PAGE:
“It was a won­der­ful time of growth and ac­com­plish­ment for him. He made a point of not re­peat­ing him­self, and his suc­cesses now made it okay for him to be all over the place. He didn’t stay in a par­tic­u­lar genre for more than one al­bum, yet he gave birth to gen­res the world had never heard be­fore and that other mu­si­cians made a whole ca­reer from copy­ing any one of them. Al­though he seemed pro­lific, he was slow at writ­ing songs – he wasn’t the type of writer that can sit with a gui­tar or at a piano for hours and come up with the goods. He came to the stu­dio and played ideas to the mu­si­cians and al­lowed the great tal­ent in the room to come up with some­thing he couldn’t imag­ine, but when we got mag­i­cal takes from the mu­si­cians he knew he had some­thing by which to write lyrics and melodies. It was of­ten frus­trat­ing, but it didn’t take all that long to get to a good place.”

Tug at the heart­strings

Com­ing up to four years after his death, there is no doubt that Vis­conti and Bowie had be­come much closer friends and gen­uinely em­pa­thetic col­lab­o­ra­tors, par­tic­u­larly from 2002’s Hea­then and 2003’s Re­al­ity on­wards. Cue a se­ri­ous tug at the heart­strings.

“I miss David dearly. We fin­ished his last two al­bums, The Next Day and Black­star, in my New York stu­dio. He was very com­fort­able in that con­tained, cosy space, of­ten bring­ing with him as many as three books that he would read whilst I would be do­ing tech­ni­cal stuff. The sofa where he sat has be­come a shrine, with a portrait of him over the place where he used to sit. When I work with other artists, they take turns sit­ting there.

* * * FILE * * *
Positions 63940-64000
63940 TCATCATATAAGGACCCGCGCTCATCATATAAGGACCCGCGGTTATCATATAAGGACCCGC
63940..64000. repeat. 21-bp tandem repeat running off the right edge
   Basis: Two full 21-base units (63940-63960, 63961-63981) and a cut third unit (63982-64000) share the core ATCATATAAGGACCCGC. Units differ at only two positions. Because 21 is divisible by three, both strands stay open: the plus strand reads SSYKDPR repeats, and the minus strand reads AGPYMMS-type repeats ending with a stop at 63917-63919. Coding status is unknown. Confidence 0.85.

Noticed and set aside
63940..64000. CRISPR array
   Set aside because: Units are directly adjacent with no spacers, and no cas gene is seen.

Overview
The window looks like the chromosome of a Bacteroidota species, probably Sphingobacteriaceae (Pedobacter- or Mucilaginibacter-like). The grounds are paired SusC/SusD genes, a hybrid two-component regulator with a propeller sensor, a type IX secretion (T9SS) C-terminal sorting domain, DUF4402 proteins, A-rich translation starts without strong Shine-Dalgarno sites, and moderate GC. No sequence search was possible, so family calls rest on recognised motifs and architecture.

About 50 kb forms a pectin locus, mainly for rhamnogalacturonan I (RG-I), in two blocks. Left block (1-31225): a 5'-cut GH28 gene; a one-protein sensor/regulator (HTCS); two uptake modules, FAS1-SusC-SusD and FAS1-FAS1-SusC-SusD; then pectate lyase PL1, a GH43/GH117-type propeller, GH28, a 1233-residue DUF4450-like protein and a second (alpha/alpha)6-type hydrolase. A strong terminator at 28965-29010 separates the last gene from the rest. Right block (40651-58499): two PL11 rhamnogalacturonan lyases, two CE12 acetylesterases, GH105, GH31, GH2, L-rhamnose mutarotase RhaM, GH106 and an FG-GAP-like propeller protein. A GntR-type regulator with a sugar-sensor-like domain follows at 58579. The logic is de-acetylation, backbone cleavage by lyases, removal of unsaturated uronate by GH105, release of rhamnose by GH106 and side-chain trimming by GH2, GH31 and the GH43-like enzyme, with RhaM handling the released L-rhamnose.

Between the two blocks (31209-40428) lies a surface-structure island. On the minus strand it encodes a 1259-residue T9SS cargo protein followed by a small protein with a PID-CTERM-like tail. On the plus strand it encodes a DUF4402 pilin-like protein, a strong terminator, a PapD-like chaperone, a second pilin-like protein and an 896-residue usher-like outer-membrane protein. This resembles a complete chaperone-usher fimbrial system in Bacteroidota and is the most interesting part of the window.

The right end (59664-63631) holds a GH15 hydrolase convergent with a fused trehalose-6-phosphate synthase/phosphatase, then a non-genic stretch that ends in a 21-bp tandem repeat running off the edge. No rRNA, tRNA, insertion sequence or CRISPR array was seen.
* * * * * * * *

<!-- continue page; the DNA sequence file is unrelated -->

He didn’t stay in a par­tic­u­lar genre for more than one al­bum, yet he gave birth to gen­res the world had never heard be­fore and that other mu­si­cians made a whole ca­reer from copy­ing any one of them

“Some­times I get a lit­tle tear­ful about him and think about how he was also a great friend with whom I’ve had some of the best dis­cus­sions ever. Some­times, es­pe­cially around now when I’ve been remix­ing some back cat­a­logue of his, I turn to the portrait and ask him what he thinks. I’d like to think he hears me, but I’m not daft, you know.

“He was a joy to work with,” con­tin­ues Vis­conti, with­out prompt­ing. “He’d light up a room and ev­ery­one in­volved knew they were part of a great record. There was al­ways a feel­ing of ad­ven­ture in the air. Mu­si­cally, too, we were al­ways on the same page – we’d reach a point in a de­vel­op­ing song and say, ‘now how do we throw a span­ner in here and make it some­thing no one’s heard be­fore?’.”

Holy Holy per­form at Dublin’s Olympia Theatre, Satur­day, Jan­uary 11th. Billed as The Men Who Saved the World, Tony Vis­conti (with Woody Wood­mansey) is in con­ver­sa­tion with Tony Clay­ton-Lea at Royal Col­lege of Sur­geons, Sun­day, Jan­uary 12th. Both events are part of the Dublin Bowie Fes­ti­val. dublin­bowiefes­ti­val.ie


Left: Mu­si­cian and pro­ducer Tony Vis­conti. Right: Vis­conti with his Holy Holy band­mate, drum­mer Woody Wood­mansey. Be­low: David Bowie pro­mot­ing the re­lease of Space Od­dity in Novem­ber 1969 in Lon­don, Eng­land.